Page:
Find Available Plans
Look at the kind of plans that are accessible, and stay away from plans that do not allow for the flexibility of finding the right provider (doctor). Do not get trapped into monthly premiums that do not provide the best benefits available for the cost.
Remember to ask for advice. Insurance brokers can help narrow the search and they have access to multiple carriers. They will be able to provide an overview of the plans including features and services available to purchasers. Try to find a broker who works with many insurance companies so he or she will be able to show case several options.
When the list of potential carriers is narrowed, get quotes from the top companies. Ask doctors if they accept the insurance before buying because the doctor may not take the insurance. If so that is case, either pick another plan or pick another doctor.
And do not forget to ask friends and family if the carrier is a good company to work with? Consider online research and blogs as another source of information. Ask if they are respected in the industry and if they pay claims in a timely manner.
Another valuable source for finding insurance are the U.S. Departments of Insurance.
Plan Features to Consider
When searching an insurance plan, keep these things in mind:
- How are emergencies covered?
- Will the plan cover all medications needed?
- Does the plan allow for access to all doctors or only those in a select panel?
- Can all doctors be seen or only practitioners within a certain network?
- What are the levels of coverage while traveling abroad and domestically?
- How are dependents covered by the plan?
- Does the plan cover people who live in more than place at a time? For example, some retirees have second homes. Does the plan pay at the same level when the purchaser resides into two or more different areas?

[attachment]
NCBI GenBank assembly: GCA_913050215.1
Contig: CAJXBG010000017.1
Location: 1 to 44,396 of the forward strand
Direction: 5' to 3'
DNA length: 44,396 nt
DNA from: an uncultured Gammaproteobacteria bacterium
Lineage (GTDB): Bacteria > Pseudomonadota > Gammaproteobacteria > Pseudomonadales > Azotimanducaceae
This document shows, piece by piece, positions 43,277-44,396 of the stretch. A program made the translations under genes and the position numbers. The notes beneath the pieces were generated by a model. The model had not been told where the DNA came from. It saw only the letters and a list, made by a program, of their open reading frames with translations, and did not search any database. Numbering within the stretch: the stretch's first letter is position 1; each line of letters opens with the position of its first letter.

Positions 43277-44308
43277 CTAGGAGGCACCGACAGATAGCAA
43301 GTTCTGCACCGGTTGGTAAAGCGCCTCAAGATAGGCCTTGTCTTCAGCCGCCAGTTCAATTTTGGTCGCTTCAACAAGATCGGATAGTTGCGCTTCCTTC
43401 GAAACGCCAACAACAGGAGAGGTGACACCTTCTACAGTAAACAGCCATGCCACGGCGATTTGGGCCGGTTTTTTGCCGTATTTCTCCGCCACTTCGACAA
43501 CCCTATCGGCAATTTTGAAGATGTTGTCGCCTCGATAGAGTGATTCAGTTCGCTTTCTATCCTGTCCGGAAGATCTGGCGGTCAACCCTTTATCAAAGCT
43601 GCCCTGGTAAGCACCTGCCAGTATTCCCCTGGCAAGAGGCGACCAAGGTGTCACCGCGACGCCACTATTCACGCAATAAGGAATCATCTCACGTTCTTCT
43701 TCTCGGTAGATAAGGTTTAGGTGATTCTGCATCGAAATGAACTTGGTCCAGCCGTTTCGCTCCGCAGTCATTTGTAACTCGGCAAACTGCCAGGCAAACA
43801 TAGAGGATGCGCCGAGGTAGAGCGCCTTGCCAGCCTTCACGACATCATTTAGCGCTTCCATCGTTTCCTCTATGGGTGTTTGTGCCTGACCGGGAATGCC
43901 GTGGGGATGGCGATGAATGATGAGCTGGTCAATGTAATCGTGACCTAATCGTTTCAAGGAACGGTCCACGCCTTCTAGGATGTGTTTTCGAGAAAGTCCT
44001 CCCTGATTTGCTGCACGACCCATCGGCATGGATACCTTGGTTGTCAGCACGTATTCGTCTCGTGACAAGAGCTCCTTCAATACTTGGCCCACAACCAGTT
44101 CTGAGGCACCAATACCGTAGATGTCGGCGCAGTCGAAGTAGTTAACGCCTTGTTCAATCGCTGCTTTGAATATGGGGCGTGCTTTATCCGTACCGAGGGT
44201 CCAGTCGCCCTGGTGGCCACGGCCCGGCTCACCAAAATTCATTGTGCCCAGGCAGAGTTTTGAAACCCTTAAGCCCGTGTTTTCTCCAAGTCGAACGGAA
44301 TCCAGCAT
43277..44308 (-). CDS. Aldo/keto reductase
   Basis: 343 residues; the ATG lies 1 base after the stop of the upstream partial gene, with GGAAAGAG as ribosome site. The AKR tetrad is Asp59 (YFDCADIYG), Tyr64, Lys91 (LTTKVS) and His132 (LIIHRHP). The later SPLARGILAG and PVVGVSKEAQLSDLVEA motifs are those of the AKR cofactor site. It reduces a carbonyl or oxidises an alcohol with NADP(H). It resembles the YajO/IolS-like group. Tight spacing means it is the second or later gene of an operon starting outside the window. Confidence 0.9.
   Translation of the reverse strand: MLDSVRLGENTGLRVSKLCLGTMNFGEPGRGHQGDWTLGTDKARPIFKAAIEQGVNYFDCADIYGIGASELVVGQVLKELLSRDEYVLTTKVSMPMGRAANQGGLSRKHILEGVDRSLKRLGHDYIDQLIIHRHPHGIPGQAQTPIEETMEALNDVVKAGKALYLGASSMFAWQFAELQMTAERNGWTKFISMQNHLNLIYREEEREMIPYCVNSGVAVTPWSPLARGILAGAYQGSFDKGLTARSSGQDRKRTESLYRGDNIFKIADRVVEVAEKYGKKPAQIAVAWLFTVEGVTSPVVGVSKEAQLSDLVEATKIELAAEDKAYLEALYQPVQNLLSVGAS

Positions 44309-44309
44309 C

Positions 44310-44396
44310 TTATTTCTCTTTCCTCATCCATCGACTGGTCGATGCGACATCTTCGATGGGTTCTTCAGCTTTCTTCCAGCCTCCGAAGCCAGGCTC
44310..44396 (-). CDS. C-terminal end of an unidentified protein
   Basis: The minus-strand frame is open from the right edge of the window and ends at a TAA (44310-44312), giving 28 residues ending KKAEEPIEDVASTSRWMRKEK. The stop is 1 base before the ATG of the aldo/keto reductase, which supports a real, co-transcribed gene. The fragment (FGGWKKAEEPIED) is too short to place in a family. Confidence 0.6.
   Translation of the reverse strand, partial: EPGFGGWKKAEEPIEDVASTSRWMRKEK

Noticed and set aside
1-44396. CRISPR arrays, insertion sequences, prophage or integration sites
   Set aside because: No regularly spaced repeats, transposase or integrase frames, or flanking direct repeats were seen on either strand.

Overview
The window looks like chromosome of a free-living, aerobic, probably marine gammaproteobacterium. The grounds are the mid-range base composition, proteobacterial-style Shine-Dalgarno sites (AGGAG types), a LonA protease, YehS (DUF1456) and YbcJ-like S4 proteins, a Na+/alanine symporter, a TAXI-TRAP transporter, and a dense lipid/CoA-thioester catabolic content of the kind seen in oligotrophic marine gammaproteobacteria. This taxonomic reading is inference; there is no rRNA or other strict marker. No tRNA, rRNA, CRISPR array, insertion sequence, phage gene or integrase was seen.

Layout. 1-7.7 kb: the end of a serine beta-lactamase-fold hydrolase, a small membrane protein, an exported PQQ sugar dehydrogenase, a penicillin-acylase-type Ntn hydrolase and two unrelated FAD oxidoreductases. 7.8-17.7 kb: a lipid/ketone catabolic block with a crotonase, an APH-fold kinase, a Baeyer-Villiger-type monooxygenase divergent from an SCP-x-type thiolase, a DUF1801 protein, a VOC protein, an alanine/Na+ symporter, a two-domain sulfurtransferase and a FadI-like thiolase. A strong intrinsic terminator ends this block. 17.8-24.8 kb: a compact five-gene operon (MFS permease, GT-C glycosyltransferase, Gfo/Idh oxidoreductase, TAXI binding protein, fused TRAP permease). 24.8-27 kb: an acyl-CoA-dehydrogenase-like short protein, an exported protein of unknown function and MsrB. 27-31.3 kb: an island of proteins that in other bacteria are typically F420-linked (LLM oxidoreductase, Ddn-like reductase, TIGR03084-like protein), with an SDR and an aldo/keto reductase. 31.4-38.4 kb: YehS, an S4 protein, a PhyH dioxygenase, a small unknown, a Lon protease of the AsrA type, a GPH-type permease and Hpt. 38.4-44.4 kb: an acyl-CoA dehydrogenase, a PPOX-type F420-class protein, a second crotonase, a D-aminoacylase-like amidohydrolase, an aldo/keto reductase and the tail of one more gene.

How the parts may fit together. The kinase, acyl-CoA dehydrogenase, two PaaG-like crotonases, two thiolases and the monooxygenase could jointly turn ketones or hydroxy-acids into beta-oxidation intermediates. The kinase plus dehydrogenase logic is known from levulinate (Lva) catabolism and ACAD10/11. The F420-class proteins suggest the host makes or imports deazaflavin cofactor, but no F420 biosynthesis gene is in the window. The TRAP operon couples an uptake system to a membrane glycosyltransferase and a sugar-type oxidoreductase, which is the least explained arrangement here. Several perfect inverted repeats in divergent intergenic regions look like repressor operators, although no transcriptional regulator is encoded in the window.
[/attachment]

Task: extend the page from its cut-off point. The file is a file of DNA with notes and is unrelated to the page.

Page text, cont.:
- Are there co-pays? If so, what are they and are they affordable.
- Does the plan feature in- and out-of-network providers? If so, what are the levels of pay?
- Does the carrier offer a comprehensive set of easy-to-understand information including a thorough Web site, handbooks and customer service team?
- How are preventive exams covered? For example, mammograms, prostate testing, physical.
- How does the plan cover pediatrics, specialty medications and experimental drugs?
- What are the maternity benefits?
Before You Buy Health Insurance
Comparing health insurance coverage is difficult, but there are no standard insurance policies. Buyers need to know what they are buying. Once the policy is purchased, there is little that can be done to rectify and unpaid claim if the plan’s fine print states otherwise.
More expensive health insurance plans will pose less risk and provide greater flexibility. There will be additional risk and many additional restrictions the cheaper the plan. Most lower-cost plans have higher deductibles. Do not make the mistake of choosing a plan for its affordable premiums if the deductible cannot be paid.
Be cautious with affordable plans that restrict coverage. If the plan only covers a portion of hospital stays or drug costs, it is not worth buying.
Buying insurance is a personal decision, and purchasers should evaluate their medical needs when purchasing a plan. If the coverage is going to be used for emergencies only, then a cheaper plan may be the way to go, but if the plan is needed for medical maintenance, spending more on a plan may pay off long term.
Read the policy completely – it is a legal agreement. Keep all the paperwork.
Be sure the documents say the word insurance. Consumers sometimes buy health discount plans and incorrectly assume they are buying health insurance.
Ask lots of questions before buying. Make sure a broker or experienced insurance person helps answer all questions.
Don't Give Up Until Insured
Can’t find a plan? Do not give up. Check if any affiliated groups offer access to health insurance. Group rates are usually lower, so if a member of a union or trade association, there may be coverage available